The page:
Pfizer’s late-stage coronavirus vaccine trial is near complete.
The countdown to the arrival of the Covid vaccine has begun. Pfizer is one of the best placed to be the first company to offer a solution. Its general manager in Spain tells what point the antigen is. The full interview can be read in the monthly health magazine of elEconomista.
Pfizer, in its alliance with BioNTech, is one of the companies that is most advanced to obtain the vaccine against the coronavirus. When will the first doses be seen, if the clinical trials are successful?
We are working at the speed set by science. There are three key areas in which we must demonstrate success to get the vaccine approved for use. First, the vaccine must prove effective, which means that it can help prevent Covid-19 in at least the majority of vaccinated patients. Second, the vaccine must be shown to be safe. And finally, we must demonstrate that the vaccine can be consistently manufactured to the highest quality standards. Assuming all data is positive, Pfizer will request the use of emergency authorization in the United States shortly after the safety milestone is reached in the third week of November. If regulatory approval or clearance is obtained, we expect to globally manufacture up to 100 million doses by the end of 2020 and potentially 1.3 billion doses by the end of 2021.
What immunity capacity does it generate and for how long?
This is a question that we continue to explore. The duration of immunity after Covid requires observing a large number of people who have already had the disease until some contract it a second time. Because the first known cases occurred in December, there has not been enough time to observe a significant number of second illnesses to know the duration of natural protection. Similarly, determining the duration of immunity after immunization will require looking at a large number of people who have been immunized with an effective vaccine to see when their Covid rates start to rise relative to the time of immunization.
In an agreement with the United States, we saw that the price was around 17 euros. Will it be the same price in Europe?
Rather than using a traditional profitability approach, we will price in a way that can help governments ensure there is little or no spending for their people. Ensuring broad access is key and speed, security and availability drive us. Our pricing strategy is based on principles of volume, upfront commitments, fairness and affordability. It is important to note that our development and manufacturing costs have been fully self-funded and we have already invested billions of dollars, and we are prepared to continue to bear development and manufacturing costs.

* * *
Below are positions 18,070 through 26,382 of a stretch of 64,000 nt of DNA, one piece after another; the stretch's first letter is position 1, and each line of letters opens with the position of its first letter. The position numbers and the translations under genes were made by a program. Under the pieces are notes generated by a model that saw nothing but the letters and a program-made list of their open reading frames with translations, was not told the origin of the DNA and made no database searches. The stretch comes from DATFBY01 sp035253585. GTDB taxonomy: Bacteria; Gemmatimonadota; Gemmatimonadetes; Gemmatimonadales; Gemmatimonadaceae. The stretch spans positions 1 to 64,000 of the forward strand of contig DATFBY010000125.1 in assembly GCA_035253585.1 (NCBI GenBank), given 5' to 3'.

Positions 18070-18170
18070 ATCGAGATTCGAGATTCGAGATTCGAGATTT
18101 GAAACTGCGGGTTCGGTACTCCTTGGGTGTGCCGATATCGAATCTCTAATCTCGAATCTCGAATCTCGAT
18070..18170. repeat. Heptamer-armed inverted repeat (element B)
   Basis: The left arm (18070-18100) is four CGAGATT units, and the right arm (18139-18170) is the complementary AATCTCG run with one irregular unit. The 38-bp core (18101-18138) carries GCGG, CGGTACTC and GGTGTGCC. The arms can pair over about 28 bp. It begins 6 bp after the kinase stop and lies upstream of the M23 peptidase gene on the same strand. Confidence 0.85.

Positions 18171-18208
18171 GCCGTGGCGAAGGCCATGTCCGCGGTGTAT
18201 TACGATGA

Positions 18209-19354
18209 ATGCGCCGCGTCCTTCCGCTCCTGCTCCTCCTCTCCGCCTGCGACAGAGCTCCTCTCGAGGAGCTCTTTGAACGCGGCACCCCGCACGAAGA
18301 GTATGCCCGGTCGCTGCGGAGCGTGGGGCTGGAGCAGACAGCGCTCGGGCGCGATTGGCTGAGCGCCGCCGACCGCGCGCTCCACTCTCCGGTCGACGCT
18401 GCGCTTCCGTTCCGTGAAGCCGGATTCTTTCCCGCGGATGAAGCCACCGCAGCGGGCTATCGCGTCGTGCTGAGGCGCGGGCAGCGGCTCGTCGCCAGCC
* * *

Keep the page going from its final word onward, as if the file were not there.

How are the negotiations with the European Commission going?
We from Pfizer and BioNTech announced in September that they had concluded exploratory talks with the European Commission for a proposed supply of 200 million doses to the Member States of the European Union, with the option of supplying an additional 100 million doses. Deliveries would begin in late 2020, subject to clinical success and regulatory clearance. We are currently in contractual negotiations with the European Commission.
How do you meet the challenge of producing millions of doses?
Pfizer has 40 of its own centers and more than 200 suppliers around the world. We are activating our extensive supply chain and investing at risk with the goal of doing whatever it takes to carry as many doses as possible. In addition, we plan to make other capital investments over time. In Europe, our manufacturing program is currently using BioNTech’s facilities in Germany and Pfizer’s in Puurs, Belgium.